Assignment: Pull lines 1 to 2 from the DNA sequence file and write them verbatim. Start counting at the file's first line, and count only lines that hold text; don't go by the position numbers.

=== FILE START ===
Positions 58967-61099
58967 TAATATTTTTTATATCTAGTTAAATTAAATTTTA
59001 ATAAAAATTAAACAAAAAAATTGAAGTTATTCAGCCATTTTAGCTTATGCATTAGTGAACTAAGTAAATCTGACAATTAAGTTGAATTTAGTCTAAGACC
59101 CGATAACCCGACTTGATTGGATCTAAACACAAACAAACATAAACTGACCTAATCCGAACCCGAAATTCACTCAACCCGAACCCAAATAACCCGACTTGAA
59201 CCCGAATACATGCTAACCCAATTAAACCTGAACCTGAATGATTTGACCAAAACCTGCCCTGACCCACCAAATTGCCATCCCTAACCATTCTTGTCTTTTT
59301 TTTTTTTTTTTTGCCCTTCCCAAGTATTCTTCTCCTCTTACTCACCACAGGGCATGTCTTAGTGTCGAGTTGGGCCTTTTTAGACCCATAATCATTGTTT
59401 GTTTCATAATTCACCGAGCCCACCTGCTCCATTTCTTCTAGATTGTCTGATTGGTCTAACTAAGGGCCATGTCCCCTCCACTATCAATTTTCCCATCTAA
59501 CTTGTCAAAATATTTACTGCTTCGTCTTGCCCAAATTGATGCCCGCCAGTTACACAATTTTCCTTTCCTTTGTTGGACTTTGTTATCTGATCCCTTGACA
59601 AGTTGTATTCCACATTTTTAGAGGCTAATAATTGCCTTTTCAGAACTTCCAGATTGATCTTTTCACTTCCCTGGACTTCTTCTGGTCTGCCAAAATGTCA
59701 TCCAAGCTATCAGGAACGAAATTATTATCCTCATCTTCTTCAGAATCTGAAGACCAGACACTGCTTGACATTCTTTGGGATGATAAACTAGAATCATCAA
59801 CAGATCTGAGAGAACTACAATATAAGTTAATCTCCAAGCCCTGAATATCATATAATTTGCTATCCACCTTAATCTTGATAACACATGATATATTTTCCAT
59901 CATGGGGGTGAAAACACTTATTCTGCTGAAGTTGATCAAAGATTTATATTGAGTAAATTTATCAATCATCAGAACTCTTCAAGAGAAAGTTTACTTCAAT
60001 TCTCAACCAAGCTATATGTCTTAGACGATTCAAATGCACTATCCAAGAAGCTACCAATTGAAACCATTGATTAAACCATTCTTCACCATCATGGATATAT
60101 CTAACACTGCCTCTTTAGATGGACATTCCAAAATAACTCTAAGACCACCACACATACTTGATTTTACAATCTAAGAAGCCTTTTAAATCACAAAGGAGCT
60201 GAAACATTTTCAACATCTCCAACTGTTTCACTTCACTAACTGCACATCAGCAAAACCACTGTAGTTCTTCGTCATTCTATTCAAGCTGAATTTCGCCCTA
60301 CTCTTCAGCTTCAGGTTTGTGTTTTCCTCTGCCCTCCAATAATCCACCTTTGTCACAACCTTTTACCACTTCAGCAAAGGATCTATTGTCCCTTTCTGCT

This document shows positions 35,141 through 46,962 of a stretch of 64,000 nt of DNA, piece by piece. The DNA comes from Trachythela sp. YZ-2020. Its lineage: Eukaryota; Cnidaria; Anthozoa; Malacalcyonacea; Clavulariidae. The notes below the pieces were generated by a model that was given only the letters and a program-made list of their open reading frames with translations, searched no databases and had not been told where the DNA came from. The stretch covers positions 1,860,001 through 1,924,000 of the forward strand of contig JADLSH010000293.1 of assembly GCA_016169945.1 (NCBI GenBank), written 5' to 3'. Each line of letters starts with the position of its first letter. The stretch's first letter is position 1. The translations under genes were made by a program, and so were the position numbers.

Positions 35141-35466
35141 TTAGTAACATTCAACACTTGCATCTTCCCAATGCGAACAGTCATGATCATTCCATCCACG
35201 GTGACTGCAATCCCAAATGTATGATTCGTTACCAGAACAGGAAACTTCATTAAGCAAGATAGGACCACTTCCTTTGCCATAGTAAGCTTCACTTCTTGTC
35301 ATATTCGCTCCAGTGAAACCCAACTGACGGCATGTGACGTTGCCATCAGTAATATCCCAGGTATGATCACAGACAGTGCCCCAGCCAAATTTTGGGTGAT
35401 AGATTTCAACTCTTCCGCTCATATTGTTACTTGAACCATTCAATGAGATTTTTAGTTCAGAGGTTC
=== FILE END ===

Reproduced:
Positions 58967-61099
58967 TAATATTTTTTATATCTAGTTAAATTAAATTTTA